The ins and outs of equitable stroke control

Pole Creek Golf Course Hole #7
Pole Creek Golf Course Hole #7

It’s Spring in the Rocky Mountain West and golf leagues have officially started. At the kickoff meeting for our golf league, the big question for the pros that run the league and course was all about equitable stroke control or ESC. I don’t remember ever hearing about this in my years of holding a handicap and it’s how our league scores for the Colorado Golf Association handicap.


Here’s how it works.

In league play, we count all our stokes.  Let’s just say that occasionally, some of us have to take an extra number of strokes on a hole. Maybe we got caught in a sand trap and took a few to get out, or lost a ball in the weeds. Not that it happens to anyone that often, right?

When we go to the computer to post our round, it’s important to check the handicap sheet next to the computer. Based on your handicap, there are a maximum number of strokes taken on a hole. The sheet looks like this:

Nine-hole course handicap

Maximum number on any hole

4 or less

Double Bogey

5 through 9


10 through 14


15 through 19


20 or more



If my handicap is 30, I can post no more than 10 on any hole for calculating my handicap. If my handicap is 4, any hole where I counted more than 3 over par changes to a double bogey.  This scoring is just for calculating handicap. Players should input their adjusted score in the computer.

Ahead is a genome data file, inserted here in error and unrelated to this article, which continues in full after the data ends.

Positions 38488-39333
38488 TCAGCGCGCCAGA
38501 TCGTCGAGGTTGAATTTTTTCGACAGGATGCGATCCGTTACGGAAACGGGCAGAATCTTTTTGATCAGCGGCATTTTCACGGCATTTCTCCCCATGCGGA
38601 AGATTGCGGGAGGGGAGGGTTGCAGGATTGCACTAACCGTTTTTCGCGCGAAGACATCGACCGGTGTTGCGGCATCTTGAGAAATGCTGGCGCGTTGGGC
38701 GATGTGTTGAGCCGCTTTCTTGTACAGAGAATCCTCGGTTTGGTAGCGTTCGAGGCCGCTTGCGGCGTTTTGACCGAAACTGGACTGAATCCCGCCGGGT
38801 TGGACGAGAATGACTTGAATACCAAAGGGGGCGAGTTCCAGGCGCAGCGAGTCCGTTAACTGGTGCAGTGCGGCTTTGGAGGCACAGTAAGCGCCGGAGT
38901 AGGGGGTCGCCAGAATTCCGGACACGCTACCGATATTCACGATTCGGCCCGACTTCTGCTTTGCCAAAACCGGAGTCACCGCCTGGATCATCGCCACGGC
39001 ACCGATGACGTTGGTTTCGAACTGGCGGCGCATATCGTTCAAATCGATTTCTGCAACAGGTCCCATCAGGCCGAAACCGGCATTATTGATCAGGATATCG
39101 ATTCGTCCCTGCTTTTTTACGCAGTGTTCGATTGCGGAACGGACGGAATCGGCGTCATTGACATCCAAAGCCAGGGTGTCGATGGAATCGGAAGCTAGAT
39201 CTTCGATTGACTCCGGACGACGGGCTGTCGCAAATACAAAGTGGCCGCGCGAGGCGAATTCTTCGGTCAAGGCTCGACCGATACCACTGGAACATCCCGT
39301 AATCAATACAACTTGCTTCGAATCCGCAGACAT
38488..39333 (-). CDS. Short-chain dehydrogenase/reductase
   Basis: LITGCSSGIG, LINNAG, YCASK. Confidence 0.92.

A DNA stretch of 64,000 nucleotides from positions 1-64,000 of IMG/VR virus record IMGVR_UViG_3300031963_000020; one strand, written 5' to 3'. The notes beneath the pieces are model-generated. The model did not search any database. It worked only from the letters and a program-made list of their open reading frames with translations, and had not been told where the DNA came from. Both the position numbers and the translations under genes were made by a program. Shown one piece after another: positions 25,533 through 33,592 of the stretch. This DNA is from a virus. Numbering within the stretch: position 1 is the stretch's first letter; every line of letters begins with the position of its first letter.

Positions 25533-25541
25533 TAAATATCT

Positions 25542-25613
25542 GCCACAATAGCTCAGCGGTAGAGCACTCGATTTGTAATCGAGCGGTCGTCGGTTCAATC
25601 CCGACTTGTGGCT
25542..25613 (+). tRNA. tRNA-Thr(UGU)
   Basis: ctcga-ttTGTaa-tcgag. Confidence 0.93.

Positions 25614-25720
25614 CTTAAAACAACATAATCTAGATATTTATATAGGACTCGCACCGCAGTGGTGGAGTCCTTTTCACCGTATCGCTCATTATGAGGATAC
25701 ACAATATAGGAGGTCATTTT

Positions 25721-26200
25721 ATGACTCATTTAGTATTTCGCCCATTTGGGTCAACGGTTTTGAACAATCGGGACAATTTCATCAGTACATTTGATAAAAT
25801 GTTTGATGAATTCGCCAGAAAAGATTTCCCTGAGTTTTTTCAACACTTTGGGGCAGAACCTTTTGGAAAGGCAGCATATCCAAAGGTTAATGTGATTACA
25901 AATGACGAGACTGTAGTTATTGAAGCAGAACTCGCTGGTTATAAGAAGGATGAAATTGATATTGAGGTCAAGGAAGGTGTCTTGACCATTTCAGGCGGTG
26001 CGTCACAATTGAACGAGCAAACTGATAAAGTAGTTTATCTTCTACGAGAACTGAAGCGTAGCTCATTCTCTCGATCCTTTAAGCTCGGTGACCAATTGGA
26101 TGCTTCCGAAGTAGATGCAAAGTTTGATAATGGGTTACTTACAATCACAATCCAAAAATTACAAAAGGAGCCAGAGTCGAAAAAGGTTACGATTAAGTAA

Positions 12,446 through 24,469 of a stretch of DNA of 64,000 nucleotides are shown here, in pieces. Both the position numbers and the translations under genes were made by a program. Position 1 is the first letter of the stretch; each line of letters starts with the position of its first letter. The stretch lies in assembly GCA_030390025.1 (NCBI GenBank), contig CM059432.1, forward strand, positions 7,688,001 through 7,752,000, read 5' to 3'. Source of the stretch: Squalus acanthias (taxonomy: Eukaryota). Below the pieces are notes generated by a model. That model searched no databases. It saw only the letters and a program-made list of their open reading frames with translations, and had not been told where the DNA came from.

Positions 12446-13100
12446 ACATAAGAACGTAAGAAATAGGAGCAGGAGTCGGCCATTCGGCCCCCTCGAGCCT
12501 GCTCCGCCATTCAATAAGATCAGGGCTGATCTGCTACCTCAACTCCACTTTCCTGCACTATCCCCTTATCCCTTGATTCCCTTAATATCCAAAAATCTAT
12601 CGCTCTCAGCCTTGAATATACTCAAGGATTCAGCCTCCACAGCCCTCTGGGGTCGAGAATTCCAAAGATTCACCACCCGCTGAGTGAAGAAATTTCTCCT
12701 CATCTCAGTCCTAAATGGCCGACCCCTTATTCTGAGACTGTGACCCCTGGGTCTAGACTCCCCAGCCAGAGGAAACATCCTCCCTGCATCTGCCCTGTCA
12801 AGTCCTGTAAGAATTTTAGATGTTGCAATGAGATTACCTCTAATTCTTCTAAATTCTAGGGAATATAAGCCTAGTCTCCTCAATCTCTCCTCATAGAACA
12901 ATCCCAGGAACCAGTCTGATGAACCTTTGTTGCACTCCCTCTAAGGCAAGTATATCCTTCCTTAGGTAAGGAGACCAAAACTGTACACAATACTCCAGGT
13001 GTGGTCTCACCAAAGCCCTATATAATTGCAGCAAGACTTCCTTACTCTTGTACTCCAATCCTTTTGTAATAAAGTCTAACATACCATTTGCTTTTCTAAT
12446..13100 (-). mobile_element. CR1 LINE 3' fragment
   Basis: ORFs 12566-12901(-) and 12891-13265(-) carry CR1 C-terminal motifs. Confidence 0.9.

Our league manager set up different games for us to play. For example, he may only count the 3 best holes on your card for prizes that week. For these competitions, the actual stroke count determines the winner. Thanks for Greg for figuring all this out for us, because we get lost on some of these competitions!

For each week we play in league, there are two different scores being used – one for handicap and one for the league competition. For handicap, we input our scores into the computer based on the ESC guidelines. For the league competition, the league manager uses our score cards with the actual stroke count to calculate the winners.

In reality, it’s not often players need to adjust their scores for handicap. Many of the players in our league have double-digit handicaps in any case, so unless something goes very wrong, there is little need for adjustments. Our home course is an Executive nine, so there is only one par 5 and two par 4 holes. It’s rare someone with a nine-hole handicap of 15 would shoot a 10 on a par 3, 100 yard hole. But if it happens, the Golf Gods have a way of compensating us for that error.

Are you aware if your league used equitable stroke control? Let us know!

CWGA Experience at CommonGround in Aurora

The CWGA held it’s annual Experience at CommonGround today. This is an event which includes golf skills instruction by professional instructors in driving, chipping and pitching, and putting. This year they added a new section for rules and etiquette.